And let’s not forget that if a person is really heavy, they might be challenged when it comes to balancing their kayak.
Tall and heavy, i.e. “Big” people –
People who are big, that is both tall and heavy, aren’t that rare in the general U.S. population, but you’d hardly find them in kayaks, because kayaking and kayak fishing are too much of a challenge for them. An additional hardship that such people experience with kayaks is getting into the kayak and out of it. This is especially true with traditional sit-in designs, but it’s also true for SOT kayaks.
The old age factor
The above said is particularly problematic for tall, heavy and big people who are elderly. Being older often means that one’s sense of balance could be impaired, and older people are usually less supple and agile than younger folks are. On top of this, many elderly people suffer from various conditions involving back pain, joint pain, arthritis, and various disabilities and sensitivities that further prevent them from using regular kayaks, especially for fishing, which typically requires staying in the kayak for longer periods of time.
The kayak for tall, heavy, big and elderly people
Wavewalk’s new 700 series solves all the above problems. Kayaks from this series can easily accommodate very tall people, who comfortably ride the kayak’s 15″ high saddle, without being forced into the L posture. These people can stretch their legs anytime they feel like, stand up easily, as well as paddle and fish standing up. Going back to the seated position is not a problem either – It’s done intuitively and effortlessly.
There is no kayak out there that’s more stable than the W700, not even the world’s most stable kayak until today, the W500.
The W700 is so stable that a 200 lbs, 6′ tall middle-aged guy can stand with both feet in one of its hulls, and paddle on both sides of the kayak, as shown in this video:
But this absolute stability isn’t the only advantage that big and tall users get from this kayak: Both getting into the cockpit and out of it is a breeze, even for this 300 lbs, 6’3″ tall, 65 year old fisherman, who simply walks into this kayak, and immediately starts paddling standing in it:
Sometimes a technological or design breakthrough pushes the envelope of a product category or class so far that it creates a new type of product that did not exist before. Such thing has happened now with the advent of the new Wavewalk 700 series –
Before the W700 existed, there were several important differences between large size fishing kayaks and small boats.
The most noticeable difference was in width –
Since kayaks’ primary means of propulsion is paddling, they need to be narrow enough to allow their passengers to propel them with dual-blade paddles (‘kayak’ paddles). Boats are not supposed to be paddled but they need to be transported on trailers, which is why their width is determined mainly by the width of roads’ lanes.
The second, and most important difference was in stability –
Being essentially narrow mono-hulls, fishing kayaks are unstable, which is why designers and manufacturers continuously attempt to push the envelope of kayak width by offering excessively wide kayaks (known as ‘barges’) that are quasi impossible and sometimes totally impossible to paddle.
Typically, a monohull fishing kayak’s instability allows an angler occupying its seat to lean slightly to one side, but as soon as they lean more, they lose balance and capsize. By the same token, an extremely large monohull fishing kayak may offer an athletic fishermen to try to stand along the kayak’s center line, but as soon as they move sideways, they lose balance. So basically, the passenger of such large mono-hull kayak is prevented from moving from one side to another, and by this fact such a fishing kayak differs from a boat, which typically offers its passengers to sit or stand on the side of their deck.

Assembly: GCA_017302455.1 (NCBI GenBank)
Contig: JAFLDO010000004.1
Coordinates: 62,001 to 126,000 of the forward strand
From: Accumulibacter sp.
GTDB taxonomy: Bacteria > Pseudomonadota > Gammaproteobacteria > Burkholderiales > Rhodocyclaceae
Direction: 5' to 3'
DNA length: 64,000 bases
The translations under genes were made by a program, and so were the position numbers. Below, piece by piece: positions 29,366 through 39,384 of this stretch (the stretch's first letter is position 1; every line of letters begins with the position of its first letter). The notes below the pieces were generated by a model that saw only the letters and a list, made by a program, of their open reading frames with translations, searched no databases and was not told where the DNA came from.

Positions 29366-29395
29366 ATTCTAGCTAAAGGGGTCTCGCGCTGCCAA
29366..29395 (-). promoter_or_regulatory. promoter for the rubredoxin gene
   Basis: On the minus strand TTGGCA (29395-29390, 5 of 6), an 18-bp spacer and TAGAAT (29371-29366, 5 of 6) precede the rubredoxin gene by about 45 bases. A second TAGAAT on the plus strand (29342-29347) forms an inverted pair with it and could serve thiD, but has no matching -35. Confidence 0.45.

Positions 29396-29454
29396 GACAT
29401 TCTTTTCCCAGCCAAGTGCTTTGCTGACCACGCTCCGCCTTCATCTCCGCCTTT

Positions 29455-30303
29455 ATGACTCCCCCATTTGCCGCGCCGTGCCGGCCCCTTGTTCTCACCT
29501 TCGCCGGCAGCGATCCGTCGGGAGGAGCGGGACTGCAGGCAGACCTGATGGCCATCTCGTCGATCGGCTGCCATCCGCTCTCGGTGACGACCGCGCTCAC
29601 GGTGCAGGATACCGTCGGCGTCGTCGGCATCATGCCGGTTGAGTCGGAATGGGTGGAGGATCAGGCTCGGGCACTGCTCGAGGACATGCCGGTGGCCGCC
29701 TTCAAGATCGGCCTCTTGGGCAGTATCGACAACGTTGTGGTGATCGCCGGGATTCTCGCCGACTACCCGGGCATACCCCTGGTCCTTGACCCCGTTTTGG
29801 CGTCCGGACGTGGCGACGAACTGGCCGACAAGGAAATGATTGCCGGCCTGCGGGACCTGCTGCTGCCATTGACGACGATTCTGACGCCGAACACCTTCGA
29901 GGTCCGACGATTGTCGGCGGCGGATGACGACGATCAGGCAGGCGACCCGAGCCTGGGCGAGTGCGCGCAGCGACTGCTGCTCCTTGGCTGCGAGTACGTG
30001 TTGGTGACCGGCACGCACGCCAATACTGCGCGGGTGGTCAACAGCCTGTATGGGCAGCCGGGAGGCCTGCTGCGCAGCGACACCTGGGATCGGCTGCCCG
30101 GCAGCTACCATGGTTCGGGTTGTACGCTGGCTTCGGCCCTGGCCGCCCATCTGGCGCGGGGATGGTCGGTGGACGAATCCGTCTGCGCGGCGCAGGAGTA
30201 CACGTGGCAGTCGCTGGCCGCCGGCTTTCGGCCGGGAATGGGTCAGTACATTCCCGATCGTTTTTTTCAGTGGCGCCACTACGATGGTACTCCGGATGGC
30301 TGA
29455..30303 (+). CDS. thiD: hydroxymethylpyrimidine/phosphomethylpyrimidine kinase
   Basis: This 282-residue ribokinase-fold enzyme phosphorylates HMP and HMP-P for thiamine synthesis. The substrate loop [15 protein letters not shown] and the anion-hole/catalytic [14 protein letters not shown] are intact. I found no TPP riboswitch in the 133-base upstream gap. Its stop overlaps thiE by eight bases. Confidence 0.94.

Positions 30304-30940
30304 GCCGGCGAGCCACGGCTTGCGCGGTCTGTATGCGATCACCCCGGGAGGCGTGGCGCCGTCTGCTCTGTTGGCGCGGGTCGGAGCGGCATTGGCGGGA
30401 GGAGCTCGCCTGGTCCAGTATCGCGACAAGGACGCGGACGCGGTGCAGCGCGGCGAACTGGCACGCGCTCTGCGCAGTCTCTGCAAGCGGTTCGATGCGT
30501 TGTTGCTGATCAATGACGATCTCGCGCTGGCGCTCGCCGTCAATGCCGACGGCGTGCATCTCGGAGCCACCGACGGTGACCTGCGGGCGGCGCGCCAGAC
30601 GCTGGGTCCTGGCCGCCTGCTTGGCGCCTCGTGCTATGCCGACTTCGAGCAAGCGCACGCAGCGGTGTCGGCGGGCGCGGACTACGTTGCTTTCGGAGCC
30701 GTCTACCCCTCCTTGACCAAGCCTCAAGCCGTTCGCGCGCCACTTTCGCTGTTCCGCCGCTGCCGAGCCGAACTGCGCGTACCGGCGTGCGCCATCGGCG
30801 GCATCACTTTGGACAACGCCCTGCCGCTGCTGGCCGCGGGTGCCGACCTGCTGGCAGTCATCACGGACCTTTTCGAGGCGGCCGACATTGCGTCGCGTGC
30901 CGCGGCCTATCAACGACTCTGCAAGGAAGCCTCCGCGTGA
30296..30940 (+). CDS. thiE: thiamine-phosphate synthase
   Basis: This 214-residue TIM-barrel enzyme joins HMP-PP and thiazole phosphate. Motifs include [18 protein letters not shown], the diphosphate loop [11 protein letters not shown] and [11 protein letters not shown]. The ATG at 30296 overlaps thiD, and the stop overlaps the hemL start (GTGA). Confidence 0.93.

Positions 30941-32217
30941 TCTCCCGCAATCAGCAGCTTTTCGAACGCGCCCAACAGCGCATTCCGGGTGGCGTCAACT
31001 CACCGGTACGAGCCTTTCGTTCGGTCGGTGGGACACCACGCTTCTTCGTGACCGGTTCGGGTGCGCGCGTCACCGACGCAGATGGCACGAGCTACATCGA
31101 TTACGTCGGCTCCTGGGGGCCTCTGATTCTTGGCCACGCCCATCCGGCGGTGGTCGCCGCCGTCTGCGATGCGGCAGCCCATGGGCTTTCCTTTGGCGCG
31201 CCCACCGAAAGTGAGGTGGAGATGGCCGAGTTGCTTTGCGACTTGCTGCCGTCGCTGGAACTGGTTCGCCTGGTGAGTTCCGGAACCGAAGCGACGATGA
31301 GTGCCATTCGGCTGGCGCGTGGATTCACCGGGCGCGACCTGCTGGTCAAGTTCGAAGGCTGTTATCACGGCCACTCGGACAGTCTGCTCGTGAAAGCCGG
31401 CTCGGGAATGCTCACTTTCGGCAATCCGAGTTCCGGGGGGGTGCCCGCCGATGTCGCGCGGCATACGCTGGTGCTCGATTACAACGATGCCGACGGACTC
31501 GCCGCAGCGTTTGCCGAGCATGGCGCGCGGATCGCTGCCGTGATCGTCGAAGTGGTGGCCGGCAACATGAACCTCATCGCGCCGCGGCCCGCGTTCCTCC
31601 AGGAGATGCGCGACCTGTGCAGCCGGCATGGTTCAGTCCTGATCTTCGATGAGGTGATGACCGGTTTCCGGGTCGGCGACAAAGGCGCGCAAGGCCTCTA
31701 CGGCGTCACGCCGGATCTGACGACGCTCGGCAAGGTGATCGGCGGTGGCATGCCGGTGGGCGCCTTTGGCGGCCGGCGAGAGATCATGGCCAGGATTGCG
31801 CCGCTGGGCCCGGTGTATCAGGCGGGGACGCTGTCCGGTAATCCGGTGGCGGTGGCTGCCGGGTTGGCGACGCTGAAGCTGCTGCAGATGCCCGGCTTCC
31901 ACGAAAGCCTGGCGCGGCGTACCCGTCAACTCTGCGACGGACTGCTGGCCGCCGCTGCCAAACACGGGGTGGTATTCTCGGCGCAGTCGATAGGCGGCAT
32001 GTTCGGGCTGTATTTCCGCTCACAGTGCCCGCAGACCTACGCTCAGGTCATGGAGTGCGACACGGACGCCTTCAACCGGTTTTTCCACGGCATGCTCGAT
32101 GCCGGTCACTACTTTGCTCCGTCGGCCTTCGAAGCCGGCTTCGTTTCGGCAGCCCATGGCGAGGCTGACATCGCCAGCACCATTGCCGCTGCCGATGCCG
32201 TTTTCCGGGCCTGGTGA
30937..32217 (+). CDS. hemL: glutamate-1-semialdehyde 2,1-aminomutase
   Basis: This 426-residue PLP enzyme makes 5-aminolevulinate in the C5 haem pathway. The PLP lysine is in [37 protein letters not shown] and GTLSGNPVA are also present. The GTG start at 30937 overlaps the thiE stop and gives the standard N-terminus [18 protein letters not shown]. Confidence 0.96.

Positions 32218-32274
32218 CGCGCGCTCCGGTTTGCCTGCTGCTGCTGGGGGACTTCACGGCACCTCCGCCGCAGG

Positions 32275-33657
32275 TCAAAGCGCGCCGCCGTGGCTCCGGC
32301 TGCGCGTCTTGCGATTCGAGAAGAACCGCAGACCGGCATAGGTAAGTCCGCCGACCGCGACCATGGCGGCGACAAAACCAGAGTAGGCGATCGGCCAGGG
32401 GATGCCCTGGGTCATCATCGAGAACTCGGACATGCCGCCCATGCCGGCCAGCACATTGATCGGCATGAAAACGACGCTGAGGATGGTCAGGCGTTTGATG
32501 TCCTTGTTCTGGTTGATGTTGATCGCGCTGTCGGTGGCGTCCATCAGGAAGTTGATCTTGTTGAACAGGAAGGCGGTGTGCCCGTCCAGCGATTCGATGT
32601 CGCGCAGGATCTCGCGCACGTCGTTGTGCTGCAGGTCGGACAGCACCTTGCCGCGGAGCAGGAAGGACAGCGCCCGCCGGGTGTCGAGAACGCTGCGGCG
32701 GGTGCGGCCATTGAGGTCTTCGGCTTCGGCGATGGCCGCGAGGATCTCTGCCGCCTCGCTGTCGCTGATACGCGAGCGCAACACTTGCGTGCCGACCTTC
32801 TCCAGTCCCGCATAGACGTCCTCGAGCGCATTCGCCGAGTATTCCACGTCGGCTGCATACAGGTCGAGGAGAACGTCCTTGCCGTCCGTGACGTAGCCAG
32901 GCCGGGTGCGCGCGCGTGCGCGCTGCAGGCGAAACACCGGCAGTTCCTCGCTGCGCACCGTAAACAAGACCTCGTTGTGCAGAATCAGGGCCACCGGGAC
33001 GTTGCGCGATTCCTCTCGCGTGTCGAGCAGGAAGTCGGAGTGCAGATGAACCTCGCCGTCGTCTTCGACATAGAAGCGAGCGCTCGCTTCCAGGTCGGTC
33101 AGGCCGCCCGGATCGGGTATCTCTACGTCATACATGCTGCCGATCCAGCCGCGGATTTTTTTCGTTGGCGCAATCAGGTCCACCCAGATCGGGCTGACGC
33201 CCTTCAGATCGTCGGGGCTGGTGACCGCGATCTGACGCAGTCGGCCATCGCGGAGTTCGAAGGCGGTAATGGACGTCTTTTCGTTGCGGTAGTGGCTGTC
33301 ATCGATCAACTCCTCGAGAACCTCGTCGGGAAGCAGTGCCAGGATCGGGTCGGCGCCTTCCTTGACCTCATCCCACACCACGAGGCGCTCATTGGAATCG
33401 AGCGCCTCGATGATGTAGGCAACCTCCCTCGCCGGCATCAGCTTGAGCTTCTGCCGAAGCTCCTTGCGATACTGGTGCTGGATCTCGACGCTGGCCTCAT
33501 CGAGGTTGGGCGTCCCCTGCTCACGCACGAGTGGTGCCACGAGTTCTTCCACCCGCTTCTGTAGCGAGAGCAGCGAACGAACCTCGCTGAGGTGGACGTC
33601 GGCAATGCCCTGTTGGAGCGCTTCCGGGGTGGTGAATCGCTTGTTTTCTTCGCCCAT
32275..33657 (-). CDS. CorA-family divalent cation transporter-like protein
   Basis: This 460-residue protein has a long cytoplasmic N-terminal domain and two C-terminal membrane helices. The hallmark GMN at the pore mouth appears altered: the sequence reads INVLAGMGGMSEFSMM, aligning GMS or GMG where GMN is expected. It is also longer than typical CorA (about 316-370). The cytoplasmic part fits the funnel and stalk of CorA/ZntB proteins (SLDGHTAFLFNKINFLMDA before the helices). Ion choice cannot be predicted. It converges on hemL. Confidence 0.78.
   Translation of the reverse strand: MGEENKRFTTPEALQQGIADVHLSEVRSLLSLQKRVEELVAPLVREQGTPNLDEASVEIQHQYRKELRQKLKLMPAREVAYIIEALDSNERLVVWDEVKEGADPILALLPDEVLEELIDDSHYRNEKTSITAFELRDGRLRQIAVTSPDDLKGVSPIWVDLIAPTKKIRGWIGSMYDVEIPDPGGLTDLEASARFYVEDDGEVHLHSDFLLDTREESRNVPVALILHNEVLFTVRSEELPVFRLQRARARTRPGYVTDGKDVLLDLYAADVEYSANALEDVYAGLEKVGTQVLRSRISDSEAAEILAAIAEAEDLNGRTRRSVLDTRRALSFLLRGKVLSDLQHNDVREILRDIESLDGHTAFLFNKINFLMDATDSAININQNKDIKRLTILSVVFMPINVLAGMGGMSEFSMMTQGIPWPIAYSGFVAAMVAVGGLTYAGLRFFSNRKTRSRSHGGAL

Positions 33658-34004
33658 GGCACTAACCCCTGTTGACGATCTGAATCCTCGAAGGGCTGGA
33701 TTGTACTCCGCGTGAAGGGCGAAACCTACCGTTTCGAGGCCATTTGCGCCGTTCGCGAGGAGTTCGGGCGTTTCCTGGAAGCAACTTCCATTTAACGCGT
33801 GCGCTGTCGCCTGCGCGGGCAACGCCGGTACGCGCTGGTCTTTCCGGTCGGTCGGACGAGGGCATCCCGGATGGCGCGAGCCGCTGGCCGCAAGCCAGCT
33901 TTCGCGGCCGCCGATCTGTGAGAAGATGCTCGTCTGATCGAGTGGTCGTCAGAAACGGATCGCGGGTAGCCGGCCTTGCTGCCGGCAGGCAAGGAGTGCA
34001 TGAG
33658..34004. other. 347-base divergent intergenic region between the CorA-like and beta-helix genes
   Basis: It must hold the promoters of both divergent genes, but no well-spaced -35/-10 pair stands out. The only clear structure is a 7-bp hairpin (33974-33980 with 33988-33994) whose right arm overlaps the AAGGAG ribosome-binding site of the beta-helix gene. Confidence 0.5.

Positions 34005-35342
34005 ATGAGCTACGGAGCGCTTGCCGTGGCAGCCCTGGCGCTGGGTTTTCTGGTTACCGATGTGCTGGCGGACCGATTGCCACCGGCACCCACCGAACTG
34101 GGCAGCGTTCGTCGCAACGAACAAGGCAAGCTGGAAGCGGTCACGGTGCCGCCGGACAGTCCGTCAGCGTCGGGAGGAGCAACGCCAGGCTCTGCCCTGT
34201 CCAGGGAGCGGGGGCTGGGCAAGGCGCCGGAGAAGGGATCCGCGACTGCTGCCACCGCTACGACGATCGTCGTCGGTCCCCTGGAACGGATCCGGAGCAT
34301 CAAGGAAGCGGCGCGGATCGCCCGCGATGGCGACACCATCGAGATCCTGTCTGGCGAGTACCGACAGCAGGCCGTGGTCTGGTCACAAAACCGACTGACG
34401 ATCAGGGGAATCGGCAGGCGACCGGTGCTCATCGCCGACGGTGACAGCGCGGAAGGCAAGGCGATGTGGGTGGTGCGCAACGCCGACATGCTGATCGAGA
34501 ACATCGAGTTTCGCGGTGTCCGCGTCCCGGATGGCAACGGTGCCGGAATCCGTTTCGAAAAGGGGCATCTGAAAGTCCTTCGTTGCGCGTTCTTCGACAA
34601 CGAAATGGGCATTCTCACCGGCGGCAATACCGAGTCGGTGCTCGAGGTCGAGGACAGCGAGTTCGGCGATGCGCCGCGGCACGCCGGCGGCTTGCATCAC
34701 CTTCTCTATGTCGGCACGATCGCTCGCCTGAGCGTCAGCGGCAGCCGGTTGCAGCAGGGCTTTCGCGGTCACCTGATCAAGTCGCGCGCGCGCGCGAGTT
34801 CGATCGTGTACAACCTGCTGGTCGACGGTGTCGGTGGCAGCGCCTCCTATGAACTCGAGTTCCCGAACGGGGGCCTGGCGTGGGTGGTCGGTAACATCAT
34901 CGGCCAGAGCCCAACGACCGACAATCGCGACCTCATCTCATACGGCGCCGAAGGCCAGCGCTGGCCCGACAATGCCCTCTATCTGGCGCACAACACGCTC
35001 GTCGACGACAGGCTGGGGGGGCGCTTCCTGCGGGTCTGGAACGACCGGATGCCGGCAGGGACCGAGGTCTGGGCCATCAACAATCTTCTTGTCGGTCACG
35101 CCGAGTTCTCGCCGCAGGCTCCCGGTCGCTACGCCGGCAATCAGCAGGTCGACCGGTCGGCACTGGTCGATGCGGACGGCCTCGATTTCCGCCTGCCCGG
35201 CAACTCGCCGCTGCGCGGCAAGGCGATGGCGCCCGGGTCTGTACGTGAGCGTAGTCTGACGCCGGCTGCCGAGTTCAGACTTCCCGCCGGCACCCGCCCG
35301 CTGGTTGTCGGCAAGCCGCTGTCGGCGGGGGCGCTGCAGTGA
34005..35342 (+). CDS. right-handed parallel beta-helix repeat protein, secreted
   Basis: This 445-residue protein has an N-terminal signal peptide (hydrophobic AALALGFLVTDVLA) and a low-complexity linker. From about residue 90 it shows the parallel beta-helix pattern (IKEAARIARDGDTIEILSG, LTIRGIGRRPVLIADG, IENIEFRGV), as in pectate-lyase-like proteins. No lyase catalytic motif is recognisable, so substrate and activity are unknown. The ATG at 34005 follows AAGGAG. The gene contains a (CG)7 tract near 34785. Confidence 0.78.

The Wavewalk 700 weighs 80 lbs without accessories, and it’s 31 inches wide, which is fairly slim compared to the average fishing kayak out there, and its very skinny compared to some fishing kayaks whose width exceeds 40 inches. This makes the W700 a lightweight fishing kayak by today’s standards, and a narrow one too, by the same standards.
The W700’s design is based on a patented technology that’s radically different, and this changes the rules of the game as far as stability is concerned.
As this video shows, a full size (6′ / 205 lbs) middle aged passenger can stand up and paddle the W700 in full confidence not just from the traditional position along its center line, but also while standing with both his feet in one of the kayak’s twin hulls:
This puts the W700 in the category of boats, as far as stability is concerned – a true game changer, and together with its extremely good tracking capabilities, turns it into a high performance boat, or microskiff, when motorized.
This movie demonstrates this breakthrough:
Taking a second passenger on board
The ability to take a second passenger on board is a third important difference between fishing kayaks and boats: The former are typically capable of supporting a single passenger, and realistically speaking, no one fishes out of a tandem fishing kayak because neither paddling such craft nor fishing out of them is acceptable in terms of ease or comfort. In other words, these kayaks are not remotely fishable in tandem. In contrast, the typical crew size of a fishing boat, even a small one such as a Jon boat or a microskiff, is two, and this difference is critical.
Here too, the W700 breaks the fishing kayak mold by offering full stability and comfort to a crew of two passengers, not just in a tandem paddling mode, but even when outfitted with a powerful outboard motor, as this video shows –